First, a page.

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7 Delicious Latin American Spirits that Won’t Break the Bank
There are lots of good reasons to buy some special bottles of booze right about now. First, there’s Christmas, and who doesn’t like to get the gift of alcohol? (And why not give yourself a little present to help you deal with the in-laws, right?) Then there is of course the good old apocalypse hubbub, and could there be any better reason to drink? If it comes true, you want to go out raging, and if it doesn’t, why not celebrate the fact that we’re still here? And finally, New Year’s Eve brings about the reckless dislodging of Champagne corks. A time-honored tradition to be sure, but once you’ve marked your territory with the sweet spray of bubbly, you’re stuck with a flute full of flat wine that you’ll be sipping when midnight strikes. Go ahead and do that, but let’s get to some serious drinking beforehand.
For me, I’m looking for something to drink that’s a little outside of the normal selection. Luckily, Latin America is full of fantastic spirits that can be easily obtained here in Los Angeles for sipping or for making simple, traditional cocktails. Here are my picks to celebrate your holidays in style, while still keeping it on the cheap. ¡Salud, feliz navidad, y feliz año nuevo!
Aguardiente Antioqueño (Colombia), $16.99 at Beverage Warehouse
Colombian aguardiente is best enjoyed shooting from tiny plastic shot glasses with water on the side. Take a bottle of this anise-flavored sugar cane alcohol and plunge it in an ice bucket filled with ice water. Pour a round for your friends. Shoot. Take a drink of water. Repeat.
Cachaça Fazenda Mãe de Ouro (Brazil), $26.59 at Wine and Liquor Depot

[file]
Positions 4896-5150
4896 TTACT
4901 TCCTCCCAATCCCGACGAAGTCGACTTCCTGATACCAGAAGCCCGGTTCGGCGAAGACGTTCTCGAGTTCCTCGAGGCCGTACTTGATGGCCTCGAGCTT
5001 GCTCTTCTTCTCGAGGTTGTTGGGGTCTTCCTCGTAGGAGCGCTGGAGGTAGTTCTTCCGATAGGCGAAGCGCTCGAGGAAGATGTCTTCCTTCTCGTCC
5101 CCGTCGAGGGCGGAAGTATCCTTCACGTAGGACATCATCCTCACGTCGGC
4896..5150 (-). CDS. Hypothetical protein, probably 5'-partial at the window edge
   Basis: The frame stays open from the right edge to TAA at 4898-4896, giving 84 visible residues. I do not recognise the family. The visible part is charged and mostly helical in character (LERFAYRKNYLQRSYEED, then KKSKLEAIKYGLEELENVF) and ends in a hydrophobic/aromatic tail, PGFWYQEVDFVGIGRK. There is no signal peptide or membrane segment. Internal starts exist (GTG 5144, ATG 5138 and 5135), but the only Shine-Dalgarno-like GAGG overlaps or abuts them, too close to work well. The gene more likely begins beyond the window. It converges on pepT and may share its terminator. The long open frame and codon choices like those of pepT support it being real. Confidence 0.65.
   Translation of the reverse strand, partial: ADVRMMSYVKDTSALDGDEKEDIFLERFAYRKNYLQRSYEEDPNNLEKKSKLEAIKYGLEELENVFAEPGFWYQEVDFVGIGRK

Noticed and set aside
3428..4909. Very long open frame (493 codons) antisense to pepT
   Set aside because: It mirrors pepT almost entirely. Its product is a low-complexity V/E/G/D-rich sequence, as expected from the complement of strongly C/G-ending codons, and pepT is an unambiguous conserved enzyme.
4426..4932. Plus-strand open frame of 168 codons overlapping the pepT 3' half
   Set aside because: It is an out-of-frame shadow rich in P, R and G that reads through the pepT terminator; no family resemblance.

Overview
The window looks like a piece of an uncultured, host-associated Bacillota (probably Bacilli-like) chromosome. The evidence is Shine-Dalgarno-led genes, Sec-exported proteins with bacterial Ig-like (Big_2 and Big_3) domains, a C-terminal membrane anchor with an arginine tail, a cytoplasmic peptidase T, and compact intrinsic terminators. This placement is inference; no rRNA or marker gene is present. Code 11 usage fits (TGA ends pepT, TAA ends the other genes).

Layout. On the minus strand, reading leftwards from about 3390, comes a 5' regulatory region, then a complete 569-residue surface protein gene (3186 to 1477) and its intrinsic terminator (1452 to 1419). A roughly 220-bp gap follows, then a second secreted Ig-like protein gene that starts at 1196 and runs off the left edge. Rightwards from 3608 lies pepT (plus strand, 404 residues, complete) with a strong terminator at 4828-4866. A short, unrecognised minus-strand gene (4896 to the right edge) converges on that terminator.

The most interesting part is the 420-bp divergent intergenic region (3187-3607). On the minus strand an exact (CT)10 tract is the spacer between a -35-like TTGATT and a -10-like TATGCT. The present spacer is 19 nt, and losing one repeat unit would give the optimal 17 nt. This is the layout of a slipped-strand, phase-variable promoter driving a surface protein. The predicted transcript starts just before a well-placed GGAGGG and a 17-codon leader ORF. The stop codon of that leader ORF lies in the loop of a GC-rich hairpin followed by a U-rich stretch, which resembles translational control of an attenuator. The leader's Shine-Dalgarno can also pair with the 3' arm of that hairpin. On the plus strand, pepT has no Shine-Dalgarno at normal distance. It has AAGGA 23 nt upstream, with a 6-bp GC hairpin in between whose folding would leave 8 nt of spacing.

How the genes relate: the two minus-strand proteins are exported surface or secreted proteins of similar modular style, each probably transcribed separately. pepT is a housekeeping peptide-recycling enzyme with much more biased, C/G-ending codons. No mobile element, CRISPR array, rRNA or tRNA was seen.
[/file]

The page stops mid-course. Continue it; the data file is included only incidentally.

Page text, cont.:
We haven’t had much luck keeping authentic cachaça here in L.A., but this brand from Minas Gerais (“the Bordeaux of Brazil”) is hanging tough. While many cachaça distillers have endeavored to purge this “drink of peasants” of its potency through three distillations, this remains a beverage true to the flavors of Brazil. Full of contrasting citrus, spice, savory, and a lightly sour nose when drunk neat, it also makes an exceptional caipirinha when muddled with lime and sugar.
Pisco Ocucaje (Peru), $20.95 at Beverage Warehouse
This Peruvian brandy has been around town before Peruvian fever hit the U.S., and was born to mix into pisco sours—a refreshing cocktail to sip with friends before the ball drops. (You didn’t just buy those bitters for decoration did you?) When drunk straight, the pisco has a nutty, tangy flavor and will deal a grappa-strength kick to your face.
Rum 1 Barrel (Belize), $14.95 at Beverage Warehouse
It doesn’t get easier than rum and coke, which coincidently is the name of the national cocktail of Belize. I recall asking a bartender if it had a special name while I was visiting a bar in Belize City, to which she deadpanned in Belizean Kriol (pigeon English): “Yeah, rum and coke.” The flavors of molasses present in this sweet rum make it the perfect mixer; once you substitute it for your old standby rum, you may never go back.
Tequila is definitely the purest path to post-apocalyptic bliss in a glass. And here, there’s no barrel aging needed; it’s all about the taste of agave. This classic Mexican tequila from the legendary, volcanic soil of Arandas has a light smokiness, bright agave taste, citrus and floral notes. It’s perhaps the purest liquor from south of the border to ever hit the U.S. Slowly sip it from a cognac snifter for maximum pleasure.
Tequila Centinela Reposado (Mexico), $31.95 at Beverage Warehouse
Another star from Arandas in the tequila highlands, this tequila is rested in oak for up to 8 months with a practice that dates back to 1904. There’s a departure from the natural agave flavors in a reposado, but here you get so much in return—an unbeatable creaminess that rests atop the still present tones of blue agave.
Tequila Volcan de Mi Tierra Añejo (Mexico), $24.59 at Wine and Liquor Depot
The highlands of Jalisco seem to get all the tequila respect these days—and rightfully so—but I subject that this lowland sleeper might be the best tequila in Mexico. Surely, there isn’t an añejo that’s even close under for under $100. It has layers of spices, minerals, herbs, and wood from spending 18 months in neutral French oak.